Zhang, S., & Duke, N. K. (2011). The impact of instruction in the WWWDOT framework on students’ disposition and ability to evaluate web sites as sources of information. The Elementary School Journal, 112(1), 132-154. doi:10.1086/660687



Note: To address college readiness, several state and national standards have been selected, emphasizing related skills and concepts. However, while this lesson touches on several of these, not all of these will be assessed here.


Association for College and Research Libraries (ACRL). Information Literacy Competency Standards for Higher Education.

Frame(s): Authority Is Constructed and Contextual; Information Creation as a Process;

Information Has Value; Research as Inquiry; Scholarship as Conversation; Searching as Strategic Exploration

Knowledge Practices: explore the concept of authority; assess info product's fit to your info. need; be aware of how info. is published/make informed online choices; formulate questions for research...; identify contribution of specific authors/info sources; determine scope of info-seeking task

Dispositions:  keep an open mind when evaluating info; assess info product's fit to your info. need; accept ambiguity/value of info. creation expressed in emerging formats or modes; respect the original ideas of others/see yourself as a contributor to the info. marketplace; research as exploration; research as ongoing conversation; exhibit mental flexibility and creativity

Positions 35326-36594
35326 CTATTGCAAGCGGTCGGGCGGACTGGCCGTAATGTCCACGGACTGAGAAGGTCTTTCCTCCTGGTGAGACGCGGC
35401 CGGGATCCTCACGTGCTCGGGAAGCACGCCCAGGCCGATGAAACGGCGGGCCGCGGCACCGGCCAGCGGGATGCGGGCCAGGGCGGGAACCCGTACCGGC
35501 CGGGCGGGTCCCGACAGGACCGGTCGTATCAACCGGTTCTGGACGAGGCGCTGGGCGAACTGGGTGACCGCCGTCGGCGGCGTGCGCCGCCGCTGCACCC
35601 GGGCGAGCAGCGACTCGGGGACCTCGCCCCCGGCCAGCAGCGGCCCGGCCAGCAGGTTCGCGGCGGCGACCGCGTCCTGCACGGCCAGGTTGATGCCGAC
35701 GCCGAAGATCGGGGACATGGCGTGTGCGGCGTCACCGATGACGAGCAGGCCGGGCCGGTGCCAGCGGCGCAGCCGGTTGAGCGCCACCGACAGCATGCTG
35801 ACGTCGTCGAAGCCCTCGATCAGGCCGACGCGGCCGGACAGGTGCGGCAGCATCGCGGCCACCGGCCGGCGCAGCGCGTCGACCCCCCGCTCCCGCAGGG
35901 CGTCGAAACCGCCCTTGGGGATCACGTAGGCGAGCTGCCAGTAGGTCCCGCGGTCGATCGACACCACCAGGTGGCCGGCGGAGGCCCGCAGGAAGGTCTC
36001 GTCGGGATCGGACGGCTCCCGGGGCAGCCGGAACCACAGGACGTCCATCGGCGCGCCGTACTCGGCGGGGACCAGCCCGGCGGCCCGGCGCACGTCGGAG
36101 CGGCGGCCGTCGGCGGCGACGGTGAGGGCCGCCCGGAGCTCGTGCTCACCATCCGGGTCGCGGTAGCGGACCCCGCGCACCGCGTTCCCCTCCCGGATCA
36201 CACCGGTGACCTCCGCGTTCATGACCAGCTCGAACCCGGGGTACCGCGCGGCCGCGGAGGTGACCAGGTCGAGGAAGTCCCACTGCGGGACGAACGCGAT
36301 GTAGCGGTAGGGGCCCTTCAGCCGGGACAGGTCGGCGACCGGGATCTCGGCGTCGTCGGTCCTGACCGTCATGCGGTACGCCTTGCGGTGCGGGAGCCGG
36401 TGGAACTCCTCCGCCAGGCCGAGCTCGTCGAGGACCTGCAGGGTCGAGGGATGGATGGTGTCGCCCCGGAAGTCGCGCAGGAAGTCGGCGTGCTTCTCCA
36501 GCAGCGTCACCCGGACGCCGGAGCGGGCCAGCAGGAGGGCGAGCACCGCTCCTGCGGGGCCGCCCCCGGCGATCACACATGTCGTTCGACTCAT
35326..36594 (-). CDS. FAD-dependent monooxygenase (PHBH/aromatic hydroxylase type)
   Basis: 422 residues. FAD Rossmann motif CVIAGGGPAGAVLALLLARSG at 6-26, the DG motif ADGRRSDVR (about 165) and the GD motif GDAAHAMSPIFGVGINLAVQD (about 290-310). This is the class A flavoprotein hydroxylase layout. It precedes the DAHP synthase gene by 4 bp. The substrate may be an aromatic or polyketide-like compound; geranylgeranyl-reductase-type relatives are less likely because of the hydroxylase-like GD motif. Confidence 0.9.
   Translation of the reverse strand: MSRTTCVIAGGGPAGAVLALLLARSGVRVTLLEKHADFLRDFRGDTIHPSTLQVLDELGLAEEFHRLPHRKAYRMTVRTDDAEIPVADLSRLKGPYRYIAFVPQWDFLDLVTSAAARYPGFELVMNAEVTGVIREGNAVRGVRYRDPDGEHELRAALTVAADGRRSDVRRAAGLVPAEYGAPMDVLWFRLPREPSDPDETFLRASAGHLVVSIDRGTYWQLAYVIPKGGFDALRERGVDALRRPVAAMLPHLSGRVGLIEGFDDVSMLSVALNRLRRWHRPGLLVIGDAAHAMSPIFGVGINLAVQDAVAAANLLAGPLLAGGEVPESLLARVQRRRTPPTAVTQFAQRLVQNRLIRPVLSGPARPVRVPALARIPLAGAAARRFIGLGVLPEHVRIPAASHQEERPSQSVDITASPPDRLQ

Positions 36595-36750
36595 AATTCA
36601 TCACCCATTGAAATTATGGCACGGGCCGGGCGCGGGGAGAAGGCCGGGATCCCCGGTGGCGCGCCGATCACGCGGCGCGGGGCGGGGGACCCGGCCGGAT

American Association for School Librarians (AASL). National School Library Standards for Learners, School Librarians, and School Libraries (AASL Standards)  

Domain(s): Think, Create, Share, and Grow

Shared Foundation(s): Inquire, Include, Collaborate, Curate, Explore, Engage


Think (2. Adopting a discerning stance toward points of view and opinions expressed in information resources and learning products. Etc.); Create (2. Collecting information representing diverse perspectives); Share (2. Involving diverse perspectives in their own inquiry processes.); Grow (1. Performing ongoing analysis of and reflection on the quality, usefulness, and accuracy of curated resources.). Etc.

International Society for Technology in Education (ISTE). Standards for Students and Educators


ISTE for Students- Knowledge Constructor. 3b. Students evaluate the accuracy, perspective, credibility and relevance of information, media, data or other resources.